"Elvis Costello: If he didn't exist someone would try to invent him," boasted an early tour poster for the legendary songwriter.
Rhino has re-released Costello's first two albums, My Aim is True and This Year's Model.
My Aim is True, which first appeared on early U.K. punk label Stiff Records, is the album that made Costello a star. Fortunately, Rhino hasn't needlessly fiddled with the recording to make it sound cleaner; the raw charm of Costello's early songs is still present on the album, enhancing the songwriting.
Aim starts off with the bitter "Welcome to the Working Week" continues in a smooth groove, each song seamlessly flowing into the next. Then "Alison" comes on and kicks you in the teeth. It's one of the finest songs ever written and retains its strength after more than 25 years.
Costello's vocals and quiet guitar work sound warm because of the light-handed production of Nick Lowe. The album, which closes with the eerie "Watching the Detectives," is one of the strongest debuts of the 1970s.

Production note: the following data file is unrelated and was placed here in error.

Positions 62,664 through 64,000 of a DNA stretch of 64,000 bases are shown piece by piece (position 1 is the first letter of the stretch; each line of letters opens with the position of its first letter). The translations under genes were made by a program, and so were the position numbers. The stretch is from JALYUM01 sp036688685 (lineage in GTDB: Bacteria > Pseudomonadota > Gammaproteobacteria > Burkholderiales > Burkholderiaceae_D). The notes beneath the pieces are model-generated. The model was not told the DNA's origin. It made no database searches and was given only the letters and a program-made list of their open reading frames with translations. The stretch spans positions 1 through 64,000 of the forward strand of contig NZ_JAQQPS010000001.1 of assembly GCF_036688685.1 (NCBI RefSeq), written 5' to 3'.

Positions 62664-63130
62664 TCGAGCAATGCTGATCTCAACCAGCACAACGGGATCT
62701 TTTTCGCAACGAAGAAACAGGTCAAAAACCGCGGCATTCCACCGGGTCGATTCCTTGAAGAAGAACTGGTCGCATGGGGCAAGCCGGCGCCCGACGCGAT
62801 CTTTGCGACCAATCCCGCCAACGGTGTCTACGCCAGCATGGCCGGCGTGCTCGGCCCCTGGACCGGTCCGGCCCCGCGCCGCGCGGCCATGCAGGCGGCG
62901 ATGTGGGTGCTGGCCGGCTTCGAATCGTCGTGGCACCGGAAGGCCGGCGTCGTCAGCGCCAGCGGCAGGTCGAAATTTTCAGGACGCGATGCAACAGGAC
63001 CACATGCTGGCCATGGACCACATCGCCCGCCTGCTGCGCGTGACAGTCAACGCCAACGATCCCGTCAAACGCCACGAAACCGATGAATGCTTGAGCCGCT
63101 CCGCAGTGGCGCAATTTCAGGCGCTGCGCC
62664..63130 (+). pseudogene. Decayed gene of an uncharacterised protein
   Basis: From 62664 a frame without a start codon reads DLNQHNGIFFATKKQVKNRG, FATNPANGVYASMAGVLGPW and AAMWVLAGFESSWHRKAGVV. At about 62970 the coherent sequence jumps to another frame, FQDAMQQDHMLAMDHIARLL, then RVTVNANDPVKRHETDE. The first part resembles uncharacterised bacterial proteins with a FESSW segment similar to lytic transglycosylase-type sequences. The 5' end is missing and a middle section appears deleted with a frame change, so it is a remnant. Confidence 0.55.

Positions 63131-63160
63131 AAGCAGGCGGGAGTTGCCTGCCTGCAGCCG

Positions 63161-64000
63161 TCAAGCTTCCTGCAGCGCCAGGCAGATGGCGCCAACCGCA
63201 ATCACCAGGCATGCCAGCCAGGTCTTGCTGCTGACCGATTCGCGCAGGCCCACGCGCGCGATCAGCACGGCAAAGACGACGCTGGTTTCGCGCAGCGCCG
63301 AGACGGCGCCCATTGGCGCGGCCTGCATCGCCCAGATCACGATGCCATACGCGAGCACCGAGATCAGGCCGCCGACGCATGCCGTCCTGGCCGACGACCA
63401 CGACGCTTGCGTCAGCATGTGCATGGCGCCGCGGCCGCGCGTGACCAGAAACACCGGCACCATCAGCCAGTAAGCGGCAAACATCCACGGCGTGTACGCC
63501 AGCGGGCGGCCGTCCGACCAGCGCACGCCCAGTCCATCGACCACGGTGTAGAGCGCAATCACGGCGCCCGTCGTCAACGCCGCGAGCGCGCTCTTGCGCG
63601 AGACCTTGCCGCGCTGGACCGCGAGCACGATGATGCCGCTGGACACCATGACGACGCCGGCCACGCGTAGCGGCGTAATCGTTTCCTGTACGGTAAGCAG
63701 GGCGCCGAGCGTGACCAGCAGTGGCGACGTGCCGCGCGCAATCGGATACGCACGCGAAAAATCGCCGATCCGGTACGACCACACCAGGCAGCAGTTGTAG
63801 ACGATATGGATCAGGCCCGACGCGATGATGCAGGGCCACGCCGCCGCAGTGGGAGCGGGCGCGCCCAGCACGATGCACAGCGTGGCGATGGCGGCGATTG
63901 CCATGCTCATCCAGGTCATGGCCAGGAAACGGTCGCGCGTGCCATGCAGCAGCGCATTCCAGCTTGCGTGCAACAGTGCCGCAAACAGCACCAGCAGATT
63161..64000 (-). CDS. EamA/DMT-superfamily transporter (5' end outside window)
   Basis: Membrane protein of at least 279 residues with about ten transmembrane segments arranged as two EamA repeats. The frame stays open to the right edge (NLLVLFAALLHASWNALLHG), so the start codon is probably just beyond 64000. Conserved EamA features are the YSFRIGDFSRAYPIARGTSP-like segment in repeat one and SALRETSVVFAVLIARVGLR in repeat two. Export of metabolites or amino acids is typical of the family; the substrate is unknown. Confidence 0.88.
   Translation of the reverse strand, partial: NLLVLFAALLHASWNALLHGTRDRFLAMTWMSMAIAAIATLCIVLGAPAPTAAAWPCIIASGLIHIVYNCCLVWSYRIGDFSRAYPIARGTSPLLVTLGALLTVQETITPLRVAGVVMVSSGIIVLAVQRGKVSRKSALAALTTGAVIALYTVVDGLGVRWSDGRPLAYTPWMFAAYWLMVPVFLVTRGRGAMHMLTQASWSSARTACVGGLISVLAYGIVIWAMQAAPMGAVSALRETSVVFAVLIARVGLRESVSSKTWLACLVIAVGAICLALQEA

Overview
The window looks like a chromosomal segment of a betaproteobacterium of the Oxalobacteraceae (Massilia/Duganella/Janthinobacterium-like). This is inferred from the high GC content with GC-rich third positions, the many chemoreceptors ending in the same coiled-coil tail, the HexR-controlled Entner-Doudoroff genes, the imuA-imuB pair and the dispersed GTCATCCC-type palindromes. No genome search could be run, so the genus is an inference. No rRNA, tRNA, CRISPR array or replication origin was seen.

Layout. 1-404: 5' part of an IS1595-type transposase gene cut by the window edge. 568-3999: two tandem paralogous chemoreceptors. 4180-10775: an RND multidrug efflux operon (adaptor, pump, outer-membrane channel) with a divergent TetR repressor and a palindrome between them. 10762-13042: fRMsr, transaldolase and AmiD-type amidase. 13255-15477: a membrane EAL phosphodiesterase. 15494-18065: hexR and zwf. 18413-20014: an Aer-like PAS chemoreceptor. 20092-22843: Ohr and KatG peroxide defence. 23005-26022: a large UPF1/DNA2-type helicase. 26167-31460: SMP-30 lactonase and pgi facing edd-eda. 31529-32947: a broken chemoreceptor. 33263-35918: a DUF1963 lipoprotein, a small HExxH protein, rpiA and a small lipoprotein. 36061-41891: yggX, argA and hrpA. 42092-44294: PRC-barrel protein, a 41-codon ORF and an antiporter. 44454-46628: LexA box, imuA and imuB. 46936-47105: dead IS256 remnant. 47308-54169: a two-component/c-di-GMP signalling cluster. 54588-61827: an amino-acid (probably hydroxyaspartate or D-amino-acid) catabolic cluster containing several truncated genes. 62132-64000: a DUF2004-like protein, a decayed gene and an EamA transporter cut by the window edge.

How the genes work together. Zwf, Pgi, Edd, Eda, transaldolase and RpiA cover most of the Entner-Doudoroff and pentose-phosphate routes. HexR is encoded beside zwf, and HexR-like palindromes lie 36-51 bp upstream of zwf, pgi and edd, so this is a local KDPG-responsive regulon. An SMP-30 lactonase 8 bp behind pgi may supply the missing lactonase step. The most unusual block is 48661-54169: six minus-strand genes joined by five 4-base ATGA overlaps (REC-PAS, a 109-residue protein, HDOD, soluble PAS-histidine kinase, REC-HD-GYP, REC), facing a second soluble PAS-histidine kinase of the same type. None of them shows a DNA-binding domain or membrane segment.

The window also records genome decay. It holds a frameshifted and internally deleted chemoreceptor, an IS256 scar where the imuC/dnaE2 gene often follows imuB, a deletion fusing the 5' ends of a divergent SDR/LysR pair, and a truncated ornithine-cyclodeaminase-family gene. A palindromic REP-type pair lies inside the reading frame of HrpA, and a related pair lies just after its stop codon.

The notes in the disc, written by Costello, trace the origins of his career and his songs. The bonus disc contains early versions of songs from other albums.
My Aim is True brought Costello much-deserved recognition; This Year's Model solidified his status as a rock 'n' roll icon. The album marks the debut of the Attractions, which performed with Costello for many years.
The album features songs about women and life as a pop star, as well as an angry anthem against the music industry. Although the production on this album is also minimal, it is a little slicker than the previous record.
The songs and Costello's wit remain razor sharp, as evidenced by "(I Don't Want to Go to) Chelsea." But the standout is definitely "Radio, Radio," released exclusively on the American version. Costello's angst has always been subtle, but in "Radio" he's firing with both guns blazing. That's obvious in the final lyrics, "And the radio is in the hands of such a lot of fools / Trying to anesthetize the way that you feel."
Once again, Costello writes the liner notes, this time describing the formation of the Attractions and the chaotic first performance on Saturday Night Live, after which he was told he would never appear on television again.
The bonus disc is a little more stacked this time, with demos, alternate versions and several live tracks. Be sure to check out the cover of The Damned's "Neat, Neat, Neat" with a dub tinge.
The verdict: If you consider yourself a music lover, you will sell your blood to buy these re-issues.